Equal Pay

 

 

GCU Statement on equal pay

This section outlines GCU's commitment to equal pay.

We are committed to working jointly with our trade unions, staff and stakeholders to continue to promote the principles of, and effectively implement, equal pay. We recognise that in order to achieve equal pay for staff doing equal work we should operate a pay system which is transparent and based on objective criteria.

We are also aware of the importance of ensuring that our pay system is in line with our wider Equality Act 2010 obligations to eliminate discrimination and promote equality of opportunity, so our pay system must be free from bias on the grounds of age, disability, gender reassignment, marriage and civil partnership, pregnancy and maternity, race, religion or belief, sex and sexual orientation; and must not discriminate between those on different contractual arrangements.

To put our commitment to equal pay into practice we will:

  • Monitor the application and impact of our current pay practices through periodic equal pay reviews (see Figure 1: GCU Framework for Equal Pay Reviews)
  • Identify where biases, and therefore unequal pay, may occur in relation to protected characteristics, with a specific focus on gender, disability and race
  • Identify where occupational segregation, both vertical (i.e. by grade) and horizontal (i.e. by job family) may occur in relation to protected characteristics, with a specific focus on gender, disability and race
  • Report findings of equal pay reviews (see Table 1: Equal Pay at GCU - Summary of reporting framework), develop and implement actions to address and eliminate causes of unequal pay
  • Provide training and advice on job evaluation, the principles of delivering equal pay and unconscious bias for staff involved in recruiting staff and determining pay

Drivers and rationale for equal pay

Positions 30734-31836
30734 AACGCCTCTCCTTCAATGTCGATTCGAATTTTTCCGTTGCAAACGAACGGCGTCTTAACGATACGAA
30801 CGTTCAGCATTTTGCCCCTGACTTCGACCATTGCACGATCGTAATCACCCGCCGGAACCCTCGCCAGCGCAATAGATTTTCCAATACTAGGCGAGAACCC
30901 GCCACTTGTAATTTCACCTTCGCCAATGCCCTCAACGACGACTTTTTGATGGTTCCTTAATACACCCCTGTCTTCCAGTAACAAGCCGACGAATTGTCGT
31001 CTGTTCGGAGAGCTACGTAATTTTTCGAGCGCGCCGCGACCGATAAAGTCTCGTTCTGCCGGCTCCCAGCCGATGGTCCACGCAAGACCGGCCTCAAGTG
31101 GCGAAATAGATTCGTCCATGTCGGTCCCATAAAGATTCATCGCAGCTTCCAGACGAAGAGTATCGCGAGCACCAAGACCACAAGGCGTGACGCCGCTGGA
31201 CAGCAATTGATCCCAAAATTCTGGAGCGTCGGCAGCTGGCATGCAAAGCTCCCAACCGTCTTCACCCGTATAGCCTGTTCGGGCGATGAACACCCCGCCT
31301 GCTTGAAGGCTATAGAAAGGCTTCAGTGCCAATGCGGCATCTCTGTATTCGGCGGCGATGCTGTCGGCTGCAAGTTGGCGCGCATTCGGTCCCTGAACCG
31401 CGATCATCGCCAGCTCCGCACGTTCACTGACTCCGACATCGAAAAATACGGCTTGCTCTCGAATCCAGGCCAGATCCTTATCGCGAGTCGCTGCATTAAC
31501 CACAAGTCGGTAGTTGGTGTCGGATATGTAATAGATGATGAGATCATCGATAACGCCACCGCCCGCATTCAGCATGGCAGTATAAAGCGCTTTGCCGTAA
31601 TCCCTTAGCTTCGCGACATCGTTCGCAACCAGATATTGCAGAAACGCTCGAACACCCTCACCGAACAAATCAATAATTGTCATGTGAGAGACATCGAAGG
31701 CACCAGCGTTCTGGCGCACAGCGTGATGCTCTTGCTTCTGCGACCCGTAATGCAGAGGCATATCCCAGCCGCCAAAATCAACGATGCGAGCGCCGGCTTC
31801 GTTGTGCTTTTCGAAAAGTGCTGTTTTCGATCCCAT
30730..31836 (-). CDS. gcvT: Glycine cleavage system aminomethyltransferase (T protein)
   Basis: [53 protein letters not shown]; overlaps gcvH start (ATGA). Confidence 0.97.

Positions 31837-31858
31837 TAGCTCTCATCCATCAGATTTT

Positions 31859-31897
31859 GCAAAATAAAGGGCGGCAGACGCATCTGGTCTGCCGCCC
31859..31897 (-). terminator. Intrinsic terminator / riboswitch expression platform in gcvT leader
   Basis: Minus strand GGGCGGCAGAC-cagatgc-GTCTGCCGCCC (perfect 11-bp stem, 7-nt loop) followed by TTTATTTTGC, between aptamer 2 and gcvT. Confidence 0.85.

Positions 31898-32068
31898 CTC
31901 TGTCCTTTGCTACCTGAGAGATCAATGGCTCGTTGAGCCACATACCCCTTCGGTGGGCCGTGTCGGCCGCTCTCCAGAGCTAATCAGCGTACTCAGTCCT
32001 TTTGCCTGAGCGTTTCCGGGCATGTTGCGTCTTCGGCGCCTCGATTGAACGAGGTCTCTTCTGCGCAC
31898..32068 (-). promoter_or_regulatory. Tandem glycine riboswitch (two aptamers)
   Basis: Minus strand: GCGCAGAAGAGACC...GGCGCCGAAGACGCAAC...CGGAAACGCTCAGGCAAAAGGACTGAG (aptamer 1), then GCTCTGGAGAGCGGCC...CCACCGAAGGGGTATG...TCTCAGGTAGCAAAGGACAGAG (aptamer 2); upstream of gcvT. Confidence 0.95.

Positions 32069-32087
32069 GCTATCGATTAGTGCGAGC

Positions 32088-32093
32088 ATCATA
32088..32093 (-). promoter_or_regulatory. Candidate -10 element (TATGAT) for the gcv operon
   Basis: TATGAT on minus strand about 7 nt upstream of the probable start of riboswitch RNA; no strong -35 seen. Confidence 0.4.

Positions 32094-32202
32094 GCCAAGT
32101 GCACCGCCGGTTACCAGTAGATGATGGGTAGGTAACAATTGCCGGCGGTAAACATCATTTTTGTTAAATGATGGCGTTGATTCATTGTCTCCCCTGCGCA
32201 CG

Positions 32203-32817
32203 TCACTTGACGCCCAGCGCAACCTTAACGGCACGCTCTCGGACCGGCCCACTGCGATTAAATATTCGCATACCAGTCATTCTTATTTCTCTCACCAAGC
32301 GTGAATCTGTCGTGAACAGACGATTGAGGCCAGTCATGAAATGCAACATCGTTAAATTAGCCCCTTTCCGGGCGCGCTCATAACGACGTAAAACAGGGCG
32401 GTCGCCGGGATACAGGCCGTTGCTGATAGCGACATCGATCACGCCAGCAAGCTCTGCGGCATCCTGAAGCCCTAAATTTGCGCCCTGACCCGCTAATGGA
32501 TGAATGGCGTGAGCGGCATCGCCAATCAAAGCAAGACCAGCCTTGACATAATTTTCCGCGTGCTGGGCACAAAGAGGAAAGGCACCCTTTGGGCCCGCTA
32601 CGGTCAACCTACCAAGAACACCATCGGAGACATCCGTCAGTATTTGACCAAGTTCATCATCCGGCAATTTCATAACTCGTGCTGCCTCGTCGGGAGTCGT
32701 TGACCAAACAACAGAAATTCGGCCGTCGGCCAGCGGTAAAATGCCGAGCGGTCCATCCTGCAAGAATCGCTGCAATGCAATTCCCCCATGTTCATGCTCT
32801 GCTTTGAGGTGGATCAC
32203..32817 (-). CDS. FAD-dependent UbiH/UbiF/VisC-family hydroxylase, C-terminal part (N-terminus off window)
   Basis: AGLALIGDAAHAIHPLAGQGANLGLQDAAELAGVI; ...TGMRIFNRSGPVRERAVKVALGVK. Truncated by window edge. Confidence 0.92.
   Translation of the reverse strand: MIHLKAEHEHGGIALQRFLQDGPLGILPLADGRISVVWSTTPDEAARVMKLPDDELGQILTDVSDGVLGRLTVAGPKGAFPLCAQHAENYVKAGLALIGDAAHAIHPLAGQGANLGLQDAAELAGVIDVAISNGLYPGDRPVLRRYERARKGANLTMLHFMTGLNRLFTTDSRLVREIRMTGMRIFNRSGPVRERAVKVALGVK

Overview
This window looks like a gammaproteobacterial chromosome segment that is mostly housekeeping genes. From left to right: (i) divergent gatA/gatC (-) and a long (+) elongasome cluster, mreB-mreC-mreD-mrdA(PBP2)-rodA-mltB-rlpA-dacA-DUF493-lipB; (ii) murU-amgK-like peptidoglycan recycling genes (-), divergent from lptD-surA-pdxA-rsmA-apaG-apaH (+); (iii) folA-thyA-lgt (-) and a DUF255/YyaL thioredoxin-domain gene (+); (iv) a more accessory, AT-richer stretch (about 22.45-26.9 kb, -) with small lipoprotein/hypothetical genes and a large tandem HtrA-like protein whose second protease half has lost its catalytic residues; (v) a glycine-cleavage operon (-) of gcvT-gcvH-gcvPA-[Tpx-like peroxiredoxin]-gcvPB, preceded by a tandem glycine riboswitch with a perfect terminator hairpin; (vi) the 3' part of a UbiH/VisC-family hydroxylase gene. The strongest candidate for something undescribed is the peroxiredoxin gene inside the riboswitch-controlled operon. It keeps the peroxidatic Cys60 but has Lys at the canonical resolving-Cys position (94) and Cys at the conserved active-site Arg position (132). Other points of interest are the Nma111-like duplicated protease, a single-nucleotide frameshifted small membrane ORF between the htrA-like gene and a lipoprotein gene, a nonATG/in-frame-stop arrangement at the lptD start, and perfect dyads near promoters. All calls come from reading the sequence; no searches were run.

This section describes why the work on equal pay is important to the University.

Pay inequalities exist across society, particularly for women, disabled people and people from a Black and Minority Ethnic (BME) background, and this is also evident in the higher education sector. We recognise that these inequalities place people at a disadvantage and have a negative impact on families, employers, the economy, and society more generally.

GCU’s commitment to the principle of equal pay is part of our Common Good mission, and wider commitment to equality and diversity, which is focused on being inclusive of all sections of society, responsive to the needs of individuals and tackling discrimination.

This is reflected in our Strategy 2020, our Inclusive Societies research theme, and our involvement in the United Nations Global Compact through PRME (Principles of Responsible Management Education).

Equality and diversity are embedded into the GCU Values, and our People Strategy makes a commitment to developing our talent pool, recognising and rewarding achievement and contributions of our staff. We recognise that equal pay is a fundamental part of what we stand for as a University.

As well as part of our institutional ethos, we recognise that the principle of equal pay is enshrined in legislation. Therefore, we aim to ensure that our pay system is free of bias by continuing to take a proactive approach to build on the foundations established under the national Framework Agreement for Modernisation of HE Pay Structures. A prime aim of the Agreement was to support the achievement of equal pay for work of equal value, with staff salaries being determined on a basis that is transparent, consistent and fair. At GCU, roles are jointly evaluated with Trade Union representatives, using the Higher Education Role Analysis (HERA) scheme.

Equal pay and the Equality Act

This section describes the legislative context of equal pay.


The equal pay provisions in the Equality Act 2010 provides for equal pay between women and men undertaking equal work, that is:

  • like work – where employees are doing work that is the same or broadly similar, and any differences that do exist are not of any practical importance